Siemens Energy AG will cut roughly a sixth of workers from its gas and power division in the latest sign that the worldwide shift to green energy is upending the fossil-fuel businesses.
The company will eliminate 7,800 jobs by the end of its 2025 financial year, including about 3,000 positions in Germany and 1,700 in the U.S. Roughly three-quarters of the reductions will be of management and sales roles.
“The energy market is significantly changing, which offers us opportunities but at the same time presents us with great challenges,” Chief Executive Officer Christian Bruch said Tuesday.
Siemens Energy’s gas and power division employs about 46,000 workers and builds and maintains turbines used in gas and coal-fired power stations — plants that are in the crosshairs of governments looking to make good on their climate targets. Low-cost renewable energy also has undermined the economics of burning coal and gas, leading to lower run times for some plants and the shuttering of others.
Siemens Energy shares slipped 0.3% to 31.16 euros shortly after the start of regular trading in Frankfurt. The stock has climbed 47% since the late-September listing following its spinoff from Siemens AG.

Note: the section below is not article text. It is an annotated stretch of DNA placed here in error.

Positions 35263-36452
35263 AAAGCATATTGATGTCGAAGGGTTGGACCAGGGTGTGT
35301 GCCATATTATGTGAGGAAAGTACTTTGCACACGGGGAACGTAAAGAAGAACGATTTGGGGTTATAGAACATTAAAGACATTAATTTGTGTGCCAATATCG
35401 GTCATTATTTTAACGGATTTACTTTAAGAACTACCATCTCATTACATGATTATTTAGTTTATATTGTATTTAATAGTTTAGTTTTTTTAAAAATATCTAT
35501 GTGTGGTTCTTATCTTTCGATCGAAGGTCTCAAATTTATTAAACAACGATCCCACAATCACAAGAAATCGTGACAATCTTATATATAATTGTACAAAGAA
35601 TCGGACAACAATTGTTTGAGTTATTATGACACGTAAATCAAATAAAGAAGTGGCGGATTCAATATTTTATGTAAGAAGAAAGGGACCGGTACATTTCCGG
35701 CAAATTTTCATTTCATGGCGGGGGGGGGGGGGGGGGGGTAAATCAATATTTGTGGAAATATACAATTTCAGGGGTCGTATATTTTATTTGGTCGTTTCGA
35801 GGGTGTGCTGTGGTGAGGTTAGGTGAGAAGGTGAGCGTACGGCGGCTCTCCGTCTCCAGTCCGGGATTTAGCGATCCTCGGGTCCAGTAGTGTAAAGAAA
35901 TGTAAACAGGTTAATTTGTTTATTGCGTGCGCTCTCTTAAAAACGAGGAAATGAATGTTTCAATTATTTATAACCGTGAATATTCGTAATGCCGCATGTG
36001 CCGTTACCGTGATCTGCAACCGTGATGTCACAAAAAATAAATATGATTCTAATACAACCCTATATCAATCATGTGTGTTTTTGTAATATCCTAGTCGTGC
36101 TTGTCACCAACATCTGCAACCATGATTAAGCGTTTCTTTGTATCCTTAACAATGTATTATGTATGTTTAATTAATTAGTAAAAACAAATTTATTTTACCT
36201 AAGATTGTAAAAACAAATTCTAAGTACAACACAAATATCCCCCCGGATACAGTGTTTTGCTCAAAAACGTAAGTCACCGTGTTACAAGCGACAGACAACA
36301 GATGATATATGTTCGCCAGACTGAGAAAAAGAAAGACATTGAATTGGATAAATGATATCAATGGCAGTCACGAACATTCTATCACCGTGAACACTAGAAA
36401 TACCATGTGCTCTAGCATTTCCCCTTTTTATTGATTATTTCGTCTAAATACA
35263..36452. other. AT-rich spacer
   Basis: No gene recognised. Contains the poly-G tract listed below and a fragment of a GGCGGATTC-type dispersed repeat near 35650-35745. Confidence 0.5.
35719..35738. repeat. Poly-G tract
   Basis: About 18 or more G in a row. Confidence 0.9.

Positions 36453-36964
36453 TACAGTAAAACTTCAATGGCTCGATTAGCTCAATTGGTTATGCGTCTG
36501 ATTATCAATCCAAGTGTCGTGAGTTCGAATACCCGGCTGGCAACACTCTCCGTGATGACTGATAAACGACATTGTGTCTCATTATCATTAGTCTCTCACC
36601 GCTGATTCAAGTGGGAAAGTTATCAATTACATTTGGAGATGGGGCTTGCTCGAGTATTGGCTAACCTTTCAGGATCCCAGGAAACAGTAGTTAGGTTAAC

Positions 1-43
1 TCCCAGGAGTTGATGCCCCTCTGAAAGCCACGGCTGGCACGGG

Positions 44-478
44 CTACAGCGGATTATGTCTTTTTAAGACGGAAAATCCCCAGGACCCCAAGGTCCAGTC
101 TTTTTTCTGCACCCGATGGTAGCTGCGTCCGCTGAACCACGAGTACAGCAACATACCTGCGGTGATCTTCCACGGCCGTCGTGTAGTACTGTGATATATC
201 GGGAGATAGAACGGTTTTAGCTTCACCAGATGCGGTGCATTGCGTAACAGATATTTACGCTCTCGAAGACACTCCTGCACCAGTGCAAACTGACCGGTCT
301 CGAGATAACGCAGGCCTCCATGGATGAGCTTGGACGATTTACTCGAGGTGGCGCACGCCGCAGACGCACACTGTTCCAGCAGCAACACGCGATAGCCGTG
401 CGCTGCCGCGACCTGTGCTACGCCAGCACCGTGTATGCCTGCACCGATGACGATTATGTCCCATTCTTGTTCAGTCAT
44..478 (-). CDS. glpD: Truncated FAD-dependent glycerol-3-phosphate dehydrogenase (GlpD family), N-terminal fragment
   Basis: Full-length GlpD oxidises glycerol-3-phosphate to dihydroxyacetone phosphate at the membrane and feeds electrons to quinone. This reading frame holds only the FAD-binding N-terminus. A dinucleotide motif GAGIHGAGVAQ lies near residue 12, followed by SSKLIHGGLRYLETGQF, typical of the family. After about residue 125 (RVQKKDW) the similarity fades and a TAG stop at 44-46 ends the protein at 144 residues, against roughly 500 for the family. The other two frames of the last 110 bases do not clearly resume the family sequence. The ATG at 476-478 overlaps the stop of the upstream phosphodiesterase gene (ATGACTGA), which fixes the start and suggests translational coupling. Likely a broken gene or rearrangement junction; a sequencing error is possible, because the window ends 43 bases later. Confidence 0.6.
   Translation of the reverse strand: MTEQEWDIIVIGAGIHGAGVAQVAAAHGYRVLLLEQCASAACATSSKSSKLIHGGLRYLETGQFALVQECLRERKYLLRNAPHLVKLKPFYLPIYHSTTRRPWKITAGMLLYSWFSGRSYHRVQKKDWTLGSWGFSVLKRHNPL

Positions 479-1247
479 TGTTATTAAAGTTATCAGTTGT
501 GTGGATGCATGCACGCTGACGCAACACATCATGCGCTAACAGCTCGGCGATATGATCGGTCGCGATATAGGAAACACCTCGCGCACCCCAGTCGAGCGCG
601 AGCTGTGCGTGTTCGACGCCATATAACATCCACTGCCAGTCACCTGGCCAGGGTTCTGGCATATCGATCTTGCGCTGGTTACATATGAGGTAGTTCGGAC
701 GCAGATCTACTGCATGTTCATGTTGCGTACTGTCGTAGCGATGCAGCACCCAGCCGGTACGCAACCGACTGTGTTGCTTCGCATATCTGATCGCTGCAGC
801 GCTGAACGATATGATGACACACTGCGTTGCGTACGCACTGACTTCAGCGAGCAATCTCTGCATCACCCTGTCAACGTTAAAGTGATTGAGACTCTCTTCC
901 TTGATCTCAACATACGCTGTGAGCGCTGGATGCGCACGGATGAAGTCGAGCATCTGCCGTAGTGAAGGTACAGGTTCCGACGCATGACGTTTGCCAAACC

Industrial rival General Electric Co. carried out a similar mass job cut starting in late 2017. The company announced plans then to eliminated 12,000 positions — almost one-fifth of its power division’s global workforce — following its $10 billion deal to buy Alstom SA’s energy business two years earlier.
Economists expect the addition of renewable energy job to offset losses linked to fossil-fuel business, although estimates vary. One study by the Institute for Economic Structures Research in Osnabrueck, Germany, estimated that around 120,000 jobs that otherwise wouldn’t exist were created by Germany’s green transition.
Still, certain regions are expected to be hit hard by the shift away from coal and gas. In 2019, Germany’s right-wing populist AfD party made gains in Lusatia, a coal-mining region that will be impacted by the country’s plan to quit coal-fired power by 2038.
Siemens Energy’s downsizing is in addition to the 300 million-euro ($362 million) cost savings target that it already has announced. Redundancies will be negotiated with unions in jurisdictions where laws require the company to do so. One-off costs related to the reductions will amount to a mid- to high-triple-digit million-euro amount.
The move comes as Siemens Energy targets an adjusted earnings before interest, taxes and amortization margin of between 6.5% to 8% by 2023, up from negative 0.1% in the financial year that ended in September.